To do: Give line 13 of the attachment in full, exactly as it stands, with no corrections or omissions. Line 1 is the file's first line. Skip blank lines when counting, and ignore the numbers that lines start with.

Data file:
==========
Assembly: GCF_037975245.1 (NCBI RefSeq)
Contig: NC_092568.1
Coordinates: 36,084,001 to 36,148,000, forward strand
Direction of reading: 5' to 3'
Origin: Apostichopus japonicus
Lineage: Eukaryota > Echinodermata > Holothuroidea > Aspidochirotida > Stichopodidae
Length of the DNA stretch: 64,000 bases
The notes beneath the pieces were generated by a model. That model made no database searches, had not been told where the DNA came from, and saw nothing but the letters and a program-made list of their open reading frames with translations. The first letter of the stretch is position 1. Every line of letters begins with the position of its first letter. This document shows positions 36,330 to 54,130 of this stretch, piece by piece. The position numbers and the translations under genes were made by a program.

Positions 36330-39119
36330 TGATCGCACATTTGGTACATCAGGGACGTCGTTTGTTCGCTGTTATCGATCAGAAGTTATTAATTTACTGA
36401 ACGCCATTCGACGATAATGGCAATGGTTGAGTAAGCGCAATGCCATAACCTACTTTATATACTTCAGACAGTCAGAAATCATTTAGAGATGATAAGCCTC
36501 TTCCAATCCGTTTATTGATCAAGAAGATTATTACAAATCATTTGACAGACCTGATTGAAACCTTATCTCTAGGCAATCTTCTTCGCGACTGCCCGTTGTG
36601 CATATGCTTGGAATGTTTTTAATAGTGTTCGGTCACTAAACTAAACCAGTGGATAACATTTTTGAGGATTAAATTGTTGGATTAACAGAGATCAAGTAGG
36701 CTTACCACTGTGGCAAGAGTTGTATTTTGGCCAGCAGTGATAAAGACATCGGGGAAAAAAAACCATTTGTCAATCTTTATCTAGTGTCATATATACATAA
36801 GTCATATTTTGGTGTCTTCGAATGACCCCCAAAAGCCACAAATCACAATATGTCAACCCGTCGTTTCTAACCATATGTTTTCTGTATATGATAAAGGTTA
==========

36601 CATATGCTTGGAATGTTTTTAATAGTGTTCGGTCACTAAACTAAACCAGTGGATAACATTTTTGAGGATTAAATTGTTGGATTAACAGAGATCAAGTAGG